In the era of transforming (Finance Transformation, Revenue Transformation, etc.), many organizations are still early in their journey of transition from old school on-premise Human Resources Information Systems (HRIS) to modern consumer-grade Cloud Human Capital Management (HCM) solutions.

The scenario is that, if you are starting to look at modernizing your HR technology landscape, it is likely that your business last changed the HCM systems 15 to 20 years ago when the compelling event was moving from Mainframe to a client-server architecture. The business case then was about a cheaper, more agile, set of boxes which were managed by your internal IT team. The paradigm has shifted significantly during that period and the elements of the business case are different, but the intent is the same: Make the business better.

Because organizations do not change their HCM systems every day, this is not a core competency for them. Generally, businesses are not savvy in what questions they should be asking when considering a change in their HCM landscape.

  1. The first step before going to market, is to determine why you are doing this and what is the problem you are trying to solve

The problem definition should optimally include leadership and key representatives from the HCM line of business as well as from IT. Having both IT and HR collaborate at this juncture ensures that this is defined as a holistic business initiative versus a tug of war.

  • Scenario 1: We are in an industry where we expect a wave of retirements in the next years and we are having challenges attracting, developing, and retaining the right talent.
  • Scenario 2: Over time, our systems and processes have grown to be disparate and inefficient. We are looking to standardize.
  • Scenario 3: We want to project the image of a modern employer with a consumer grade employee experience anywhere at any time.

The above are only three examples and are not meant to be an exhaustive list. The point is that being clear on the problem definition will help greatly in finding the right solution for your organization.  More on that later.

  1. Identify the cloud HCM vendors whose solutions are most likely to meet your needs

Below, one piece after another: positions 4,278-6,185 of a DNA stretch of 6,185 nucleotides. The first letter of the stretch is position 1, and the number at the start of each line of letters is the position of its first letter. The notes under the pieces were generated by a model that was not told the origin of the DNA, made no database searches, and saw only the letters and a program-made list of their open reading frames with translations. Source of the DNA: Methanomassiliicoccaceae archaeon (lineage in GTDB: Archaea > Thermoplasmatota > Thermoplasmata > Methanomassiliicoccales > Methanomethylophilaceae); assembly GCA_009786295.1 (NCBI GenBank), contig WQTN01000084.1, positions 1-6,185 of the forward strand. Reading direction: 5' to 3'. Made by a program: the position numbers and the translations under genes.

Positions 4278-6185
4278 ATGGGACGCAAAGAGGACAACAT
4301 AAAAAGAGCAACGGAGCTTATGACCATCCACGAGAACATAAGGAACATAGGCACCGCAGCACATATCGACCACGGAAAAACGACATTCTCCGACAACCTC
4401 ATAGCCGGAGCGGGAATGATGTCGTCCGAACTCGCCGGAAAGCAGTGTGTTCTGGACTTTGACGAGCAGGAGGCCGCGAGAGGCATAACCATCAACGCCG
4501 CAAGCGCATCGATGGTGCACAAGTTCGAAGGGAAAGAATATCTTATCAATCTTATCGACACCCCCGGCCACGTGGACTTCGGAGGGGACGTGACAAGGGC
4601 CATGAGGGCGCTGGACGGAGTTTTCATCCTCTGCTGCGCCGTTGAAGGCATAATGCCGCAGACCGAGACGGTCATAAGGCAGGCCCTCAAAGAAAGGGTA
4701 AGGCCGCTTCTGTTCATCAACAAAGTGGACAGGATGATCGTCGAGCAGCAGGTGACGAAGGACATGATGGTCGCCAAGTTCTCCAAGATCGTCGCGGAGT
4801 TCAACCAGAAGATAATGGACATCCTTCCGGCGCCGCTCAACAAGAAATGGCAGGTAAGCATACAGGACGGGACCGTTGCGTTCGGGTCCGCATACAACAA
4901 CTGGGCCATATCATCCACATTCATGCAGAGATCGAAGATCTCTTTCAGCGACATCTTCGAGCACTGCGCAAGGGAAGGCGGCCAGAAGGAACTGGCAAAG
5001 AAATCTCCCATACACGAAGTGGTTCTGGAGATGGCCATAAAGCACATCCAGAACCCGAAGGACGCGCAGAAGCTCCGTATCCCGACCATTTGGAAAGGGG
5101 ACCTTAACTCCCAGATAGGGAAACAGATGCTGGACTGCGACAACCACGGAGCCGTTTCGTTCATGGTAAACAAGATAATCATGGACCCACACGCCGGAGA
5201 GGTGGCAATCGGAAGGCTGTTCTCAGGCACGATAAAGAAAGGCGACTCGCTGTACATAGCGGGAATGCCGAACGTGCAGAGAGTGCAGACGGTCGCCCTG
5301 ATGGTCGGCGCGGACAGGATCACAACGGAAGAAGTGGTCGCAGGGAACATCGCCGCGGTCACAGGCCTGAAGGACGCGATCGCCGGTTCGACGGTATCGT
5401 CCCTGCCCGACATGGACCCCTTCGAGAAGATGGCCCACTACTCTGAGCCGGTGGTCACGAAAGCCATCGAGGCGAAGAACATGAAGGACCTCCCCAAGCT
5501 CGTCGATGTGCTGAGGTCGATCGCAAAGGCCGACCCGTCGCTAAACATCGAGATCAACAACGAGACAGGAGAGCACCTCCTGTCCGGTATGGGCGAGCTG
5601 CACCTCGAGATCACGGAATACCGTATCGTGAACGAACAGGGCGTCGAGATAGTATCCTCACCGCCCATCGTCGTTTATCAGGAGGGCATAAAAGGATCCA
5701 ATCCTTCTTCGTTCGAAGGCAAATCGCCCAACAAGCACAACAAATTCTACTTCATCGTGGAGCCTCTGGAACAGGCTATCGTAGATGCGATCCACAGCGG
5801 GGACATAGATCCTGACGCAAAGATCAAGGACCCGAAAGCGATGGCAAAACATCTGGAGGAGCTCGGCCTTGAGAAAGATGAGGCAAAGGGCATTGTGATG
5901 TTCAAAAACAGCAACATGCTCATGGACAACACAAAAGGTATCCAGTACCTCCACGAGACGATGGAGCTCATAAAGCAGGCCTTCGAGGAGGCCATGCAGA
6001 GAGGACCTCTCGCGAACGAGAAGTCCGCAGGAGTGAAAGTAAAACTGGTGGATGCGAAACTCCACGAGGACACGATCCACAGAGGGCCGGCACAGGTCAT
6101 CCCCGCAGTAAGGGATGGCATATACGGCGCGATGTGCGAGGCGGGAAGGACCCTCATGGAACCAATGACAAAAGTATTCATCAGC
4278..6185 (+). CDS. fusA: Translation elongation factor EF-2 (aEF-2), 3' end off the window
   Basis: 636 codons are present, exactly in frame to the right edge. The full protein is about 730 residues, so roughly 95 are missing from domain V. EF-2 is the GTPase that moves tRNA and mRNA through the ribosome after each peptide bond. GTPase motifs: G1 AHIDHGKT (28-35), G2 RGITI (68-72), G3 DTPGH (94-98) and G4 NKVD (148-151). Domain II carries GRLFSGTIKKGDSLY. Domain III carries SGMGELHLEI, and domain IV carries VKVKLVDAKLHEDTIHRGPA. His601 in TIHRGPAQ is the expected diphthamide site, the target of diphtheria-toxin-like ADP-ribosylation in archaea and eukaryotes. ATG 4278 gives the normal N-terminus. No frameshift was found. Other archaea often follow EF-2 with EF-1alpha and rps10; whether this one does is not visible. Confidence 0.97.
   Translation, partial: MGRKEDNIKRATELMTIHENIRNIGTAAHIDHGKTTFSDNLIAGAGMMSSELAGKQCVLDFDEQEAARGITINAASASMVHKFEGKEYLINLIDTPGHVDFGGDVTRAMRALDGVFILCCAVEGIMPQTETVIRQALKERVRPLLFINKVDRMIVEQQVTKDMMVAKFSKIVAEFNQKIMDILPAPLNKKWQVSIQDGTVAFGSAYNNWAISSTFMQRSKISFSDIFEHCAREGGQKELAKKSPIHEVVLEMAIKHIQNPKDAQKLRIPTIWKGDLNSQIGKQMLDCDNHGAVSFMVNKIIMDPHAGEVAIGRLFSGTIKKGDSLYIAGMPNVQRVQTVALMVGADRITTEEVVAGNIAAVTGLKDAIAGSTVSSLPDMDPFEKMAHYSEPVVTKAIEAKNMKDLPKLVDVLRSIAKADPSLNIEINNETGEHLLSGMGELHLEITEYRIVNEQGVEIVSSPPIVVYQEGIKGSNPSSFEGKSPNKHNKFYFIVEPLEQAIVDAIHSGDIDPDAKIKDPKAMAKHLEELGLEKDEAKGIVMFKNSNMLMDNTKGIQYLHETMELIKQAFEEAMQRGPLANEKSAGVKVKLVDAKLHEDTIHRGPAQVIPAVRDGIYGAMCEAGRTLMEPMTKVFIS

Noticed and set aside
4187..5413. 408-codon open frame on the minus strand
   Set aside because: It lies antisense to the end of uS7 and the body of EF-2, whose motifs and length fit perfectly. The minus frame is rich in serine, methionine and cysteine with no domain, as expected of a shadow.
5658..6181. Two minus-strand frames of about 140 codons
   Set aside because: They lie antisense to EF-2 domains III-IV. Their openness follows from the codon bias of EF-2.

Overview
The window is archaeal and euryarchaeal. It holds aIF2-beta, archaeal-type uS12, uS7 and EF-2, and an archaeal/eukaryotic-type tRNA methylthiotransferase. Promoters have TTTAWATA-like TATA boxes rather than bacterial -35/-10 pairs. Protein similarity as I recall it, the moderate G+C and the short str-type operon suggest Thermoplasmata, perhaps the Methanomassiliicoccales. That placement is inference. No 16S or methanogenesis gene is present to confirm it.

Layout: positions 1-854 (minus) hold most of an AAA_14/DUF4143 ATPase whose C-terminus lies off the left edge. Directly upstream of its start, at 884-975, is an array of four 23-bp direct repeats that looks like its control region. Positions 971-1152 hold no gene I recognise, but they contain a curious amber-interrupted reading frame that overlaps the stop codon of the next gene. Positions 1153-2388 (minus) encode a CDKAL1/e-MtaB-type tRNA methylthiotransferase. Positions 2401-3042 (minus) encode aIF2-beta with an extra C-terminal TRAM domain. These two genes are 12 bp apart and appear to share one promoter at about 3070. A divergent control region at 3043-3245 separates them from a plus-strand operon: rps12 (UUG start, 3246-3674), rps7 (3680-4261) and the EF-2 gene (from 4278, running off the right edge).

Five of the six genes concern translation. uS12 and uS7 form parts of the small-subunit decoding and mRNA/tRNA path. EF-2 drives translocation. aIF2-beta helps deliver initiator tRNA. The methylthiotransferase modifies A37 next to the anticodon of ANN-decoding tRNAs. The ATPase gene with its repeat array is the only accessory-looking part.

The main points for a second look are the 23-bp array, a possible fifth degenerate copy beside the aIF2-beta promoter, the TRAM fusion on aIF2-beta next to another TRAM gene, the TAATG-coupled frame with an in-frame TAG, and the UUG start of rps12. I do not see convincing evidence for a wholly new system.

If in the first step, for example, you have identified that the issues you face are mostly around attracting, developing, and retaining the best, you should be seeking a Cloud HCM provider that is recognized for having the Best-in-class talent suite. If the vendor you are considering is not known as among the best in the areas which you have identified as the issues you are trying to solve, there is serious misalignment right out of the gate.

In order to evaluate which solution best meets your needs, you can use some of the information published by reputable analyst firms such as Gartner, IDC, Constellation Research, HFS, etc. These organizations specialize in providing an opinion on the technology market and can provide the data which can help you narrow down the HCM solutions that are best fit. They have the advantage of being (mostly) vendor agnostic in their assessment and recommendation.

Once you have identified the Cloud HCM vendors with which you want to engage, make sure they recommend implementation partners as you will want to evaluate both the solution and potential partners to accompany you in optimizing the value of your transformation.

The right choice of partner to implement the solution is as important as the product selection plus, you will need high-level project cost estimates from implementation partners for your Business Case as well as subscription costs. There are tools which you can use to perform due diligence on implementation partners. For example, SAP publishes a link for customers to access partner statistics showing their numbers of certified consultants—it’s also a good idea to get to know the different levels of certification.

Another source is Raven Intel where customers can evaluate implementation partners. You cannot assume that because a firm claims to be experts in implementing a software that a) The firm that builds the software has the proper programs in place to ensure that all of their implementation partners are quality vendors and b) The potential implementation partner invests massively in product certification and in consulting skills training.

Be wary of firms, mostly the large generalists who are everything to everyone, who will focus heavily on the transformation elements such as Change Management and Business Process Reengineering and will use big words like “insert here” Service Delivery Model Renewal. Clearly, these elements are very important to a successful transformation, but unless they present to you a balanced team made up of consultants that have deep product knowledge and extensive implementation experience, you are destined to fail. It is no longer true that you don’t get fired for hiring a big firm.

  1. The third step is to build the Business Case

In order to get the funds required to move forward with such a project, it is key to being able to demonstrate the return on investment. Here there are many steps on what you need to build a compelling Business Case.

In the next part of this series on transforming the human experience, we will discuss the building blocks of a foolproof business case for moving to a cloud HCM solution.

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